Henry Grabar is a staff writer for Slate’s Moneybox and a former fellow at CityLab. He lives in New York.
At least, that's not what's going on in this widely circulated photo of a sinkhole filled with bright green ooze.
Here's where we figure out who the real infrastructure geeks are.
Last week, photographer Steven Reitz captured this photo of a sinkhole in Philadelphia that appeared to be filled with a Ghostbusters-esque green ooze. When the image exploded on Reddit, there was naturally some talk about sludge, slime, and pending mutations to the local population.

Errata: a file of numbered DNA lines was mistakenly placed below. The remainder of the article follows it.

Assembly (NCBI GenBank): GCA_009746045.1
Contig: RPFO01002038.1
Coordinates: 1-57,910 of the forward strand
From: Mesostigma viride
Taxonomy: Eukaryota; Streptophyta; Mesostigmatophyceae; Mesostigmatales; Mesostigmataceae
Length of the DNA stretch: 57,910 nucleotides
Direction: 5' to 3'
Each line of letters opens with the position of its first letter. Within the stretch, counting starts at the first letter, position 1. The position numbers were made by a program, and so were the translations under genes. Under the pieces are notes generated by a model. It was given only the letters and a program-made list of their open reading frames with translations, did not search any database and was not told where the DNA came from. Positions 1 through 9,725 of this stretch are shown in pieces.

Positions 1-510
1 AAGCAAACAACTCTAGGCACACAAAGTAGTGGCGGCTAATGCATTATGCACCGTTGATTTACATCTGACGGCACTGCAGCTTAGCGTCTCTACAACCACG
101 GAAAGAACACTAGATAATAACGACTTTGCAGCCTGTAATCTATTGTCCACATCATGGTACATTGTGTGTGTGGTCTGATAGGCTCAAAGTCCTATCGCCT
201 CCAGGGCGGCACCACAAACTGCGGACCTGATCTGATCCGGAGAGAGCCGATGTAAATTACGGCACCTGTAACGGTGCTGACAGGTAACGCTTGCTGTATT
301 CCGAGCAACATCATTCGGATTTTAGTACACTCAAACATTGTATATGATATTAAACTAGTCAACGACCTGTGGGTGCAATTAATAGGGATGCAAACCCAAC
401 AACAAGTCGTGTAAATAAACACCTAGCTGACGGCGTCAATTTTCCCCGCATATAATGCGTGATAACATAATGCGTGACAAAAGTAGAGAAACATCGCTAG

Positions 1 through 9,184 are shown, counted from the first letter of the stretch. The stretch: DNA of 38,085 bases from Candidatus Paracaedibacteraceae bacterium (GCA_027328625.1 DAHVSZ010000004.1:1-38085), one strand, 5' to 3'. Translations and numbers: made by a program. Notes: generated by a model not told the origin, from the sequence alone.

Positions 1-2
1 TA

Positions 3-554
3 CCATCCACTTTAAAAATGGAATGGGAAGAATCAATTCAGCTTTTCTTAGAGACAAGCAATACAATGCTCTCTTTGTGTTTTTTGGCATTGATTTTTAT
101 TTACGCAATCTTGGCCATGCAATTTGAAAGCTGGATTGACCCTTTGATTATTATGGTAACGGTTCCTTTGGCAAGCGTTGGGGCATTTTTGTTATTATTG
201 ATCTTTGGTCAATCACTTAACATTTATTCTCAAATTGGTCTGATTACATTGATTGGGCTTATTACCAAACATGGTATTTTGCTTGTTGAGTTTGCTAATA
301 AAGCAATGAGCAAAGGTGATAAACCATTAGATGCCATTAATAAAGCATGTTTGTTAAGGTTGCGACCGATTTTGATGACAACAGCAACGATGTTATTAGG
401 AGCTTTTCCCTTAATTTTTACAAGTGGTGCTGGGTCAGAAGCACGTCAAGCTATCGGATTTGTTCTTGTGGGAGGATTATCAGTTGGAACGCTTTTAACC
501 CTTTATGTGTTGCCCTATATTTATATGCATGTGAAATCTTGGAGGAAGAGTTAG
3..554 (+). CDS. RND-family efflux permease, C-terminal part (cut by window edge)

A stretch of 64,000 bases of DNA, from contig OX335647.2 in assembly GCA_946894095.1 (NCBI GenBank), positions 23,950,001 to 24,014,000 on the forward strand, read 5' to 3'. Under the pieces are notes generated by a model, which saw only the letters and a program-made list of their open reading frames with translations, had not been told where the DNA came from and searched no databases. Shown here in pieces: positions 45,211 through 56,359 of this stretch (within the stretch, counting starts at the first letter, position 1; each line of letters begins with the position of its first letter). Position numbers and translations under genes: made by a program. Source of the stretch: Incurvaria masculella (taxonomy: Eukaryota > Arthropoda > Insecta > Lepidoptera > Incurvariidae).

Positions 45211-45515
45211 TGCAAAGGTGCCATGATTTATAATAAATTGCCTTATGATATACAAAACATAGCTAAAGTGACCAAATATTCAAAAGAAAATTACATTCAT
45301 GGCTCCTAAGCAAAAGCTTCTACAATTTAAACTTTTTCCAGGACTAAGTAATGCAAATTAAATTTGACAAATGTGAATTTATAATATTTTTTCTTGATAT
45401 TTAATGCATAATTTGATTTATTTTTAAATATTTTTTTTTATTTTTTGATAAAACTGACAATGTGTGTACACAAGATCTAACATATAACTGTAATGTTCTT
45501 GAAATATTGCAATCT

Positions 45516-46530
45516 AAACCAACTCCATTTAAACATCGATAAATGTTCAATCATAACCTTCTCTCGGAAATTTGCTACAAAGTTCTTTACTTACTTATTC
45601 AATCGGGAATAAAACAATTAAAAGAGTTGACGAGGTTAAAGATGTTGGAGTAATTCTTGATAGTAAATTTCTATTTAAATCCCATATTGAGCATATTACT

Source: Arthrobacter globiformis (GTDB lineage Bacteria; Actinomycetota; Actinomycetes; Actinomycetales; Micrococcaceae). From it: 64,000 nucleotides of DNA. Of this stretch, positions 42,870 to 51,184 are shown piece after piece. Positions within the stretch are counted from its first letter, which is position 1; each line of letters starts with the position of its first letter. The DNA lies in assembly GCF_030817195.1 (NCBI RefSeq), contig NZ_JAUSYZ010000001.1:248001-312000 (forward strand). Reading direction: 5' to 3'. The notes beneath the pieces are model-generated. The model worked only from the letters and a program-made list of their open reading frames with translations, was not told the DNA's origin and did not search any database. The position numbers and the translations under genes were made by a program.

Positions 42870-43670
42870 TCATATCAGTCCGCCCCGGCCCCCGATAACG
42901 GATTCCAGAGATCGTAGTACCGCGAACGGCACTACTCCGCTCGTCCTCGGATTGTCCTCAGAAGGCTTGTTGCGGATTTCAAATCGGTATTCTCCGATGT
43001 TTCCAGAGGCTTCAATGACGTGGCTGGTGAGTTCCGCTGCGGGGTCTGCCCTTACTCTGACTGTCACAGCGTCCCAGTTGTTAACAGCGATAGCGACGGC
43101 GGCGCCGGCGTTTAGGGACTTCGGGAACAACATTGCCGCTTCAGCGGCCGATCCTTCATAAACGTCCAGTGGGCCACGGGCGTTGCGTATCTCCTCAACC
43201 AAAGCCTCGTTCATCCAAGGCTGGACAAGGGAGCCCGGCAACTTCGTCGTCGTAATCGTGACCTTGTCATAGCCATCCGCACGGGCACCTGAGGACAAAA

The explanation, depending on how you feel about wastewater systems, is cooler or less cool. The Philadelphia Water Department, according to NBC 10, uses harmless dyes to trace the connections of sinkholes underground, in an effort to detect their relationship with other underground water deposits. Neon green, obviously, is a particularly visible hue, though the department also uses red and blue.
Anything to get the people interested in water management, right?
Top image by Steven Reitz.